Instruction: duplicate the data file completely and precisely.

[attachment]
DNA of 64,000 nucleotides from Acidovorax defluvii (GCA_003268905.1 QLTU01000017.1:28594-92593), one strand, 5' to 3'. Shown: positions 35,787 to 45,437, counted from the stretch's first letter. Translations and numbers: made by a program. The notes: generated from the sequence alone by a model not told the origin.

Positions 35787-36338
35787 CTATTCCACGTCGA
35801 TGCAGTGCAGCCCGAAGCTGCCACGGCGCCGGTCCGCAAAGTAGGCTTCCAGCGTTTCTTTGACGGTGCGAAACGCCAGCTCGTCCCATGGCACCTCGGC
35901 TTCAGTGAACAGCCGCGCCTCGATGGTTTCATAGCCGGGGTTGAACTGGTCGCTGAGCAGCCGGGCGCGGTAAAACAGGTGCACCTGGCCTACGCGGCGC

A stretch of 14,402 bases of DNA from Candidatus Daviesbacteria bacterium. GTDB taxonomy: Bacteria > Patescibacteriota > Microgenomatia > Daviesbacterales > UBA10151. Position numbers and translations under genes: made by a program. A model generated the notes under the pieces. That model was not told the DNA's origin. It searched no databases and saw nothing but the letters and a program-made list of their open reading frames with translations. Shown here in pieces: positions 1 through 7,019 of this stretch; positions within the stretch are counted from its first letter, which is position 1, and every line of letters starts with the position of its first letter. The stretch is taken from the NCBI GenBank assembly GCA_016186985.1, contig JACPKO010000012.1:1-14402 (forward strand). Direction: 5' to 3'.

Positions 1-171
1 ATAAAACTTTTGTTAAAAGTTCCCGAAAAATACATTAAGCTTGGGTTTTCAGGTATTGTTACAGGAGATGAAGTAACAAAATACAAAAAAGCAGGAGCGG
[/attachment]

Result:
DNA of 64,000 nucleotides from Acidovorax defluvii (GCA_003268905.1 QLTU01000017.1:28594-92593), one strand, 5' to 3'. Shown: positions 35,787 to 45,437, counted from the stretch's first letter. Translations and numbers: made by a program. The notes: generated from the sequence alone by a model not told the origin.

Positions 35787-36338
35787 CTATTCCACGTCGA
35801 TGCAGTGCAGCCCGAAGCTGCCACGGCGCCGGTCCGCAAAGTAGGCTTCCAGCGTTTCTTTGACGGTGCGAAACGCCAGCTCGTCCCATGGCACCTCGGC
35901 TTCAGTGAACAGCCGCGCCTCGATGGTTTCATAGCCGGGGTTGAACTGGTCGCTGAGCAGCCGGGCGCGGTAAAACAGGTGCACCTGGCCTACGCGGCGC

A stretch of 14,402 bases of DNA from Candidatus Daviesbacteria bacterium. GTDB taxonomy: Bacteria > Patescibacteriota > Microgenomatia > Daviesbacterales > UBA10151. Position numbers and translations under genes: made by a program. A model generated the notes under the pieces. That model was not told the DNA's origin. It searched no databases and saw nothing but the letters and a program-made list of their open reading frames with translations. Shown here in pieces: positions 1 through 7,019 of this stretch; positions within the stretch are counted from its first letter, which is position 1, and every line of letters starts with the position of its first letter. The stretch is taken from the NCBI GenBank assembly GCA_016186985.1, contig JACPKO010000012.1:1-14402 (forward strand). Direction: 5' to 3'.

Positions 1-171
1 ATAAAACTTTTGTTAAAAGTTCCCGAAAAATACATTAAGCTTGGGTTTTCAGGTATTGTTACAGGAGATGAAGTAACAAAATACAAAAAAGCAGGAGCGG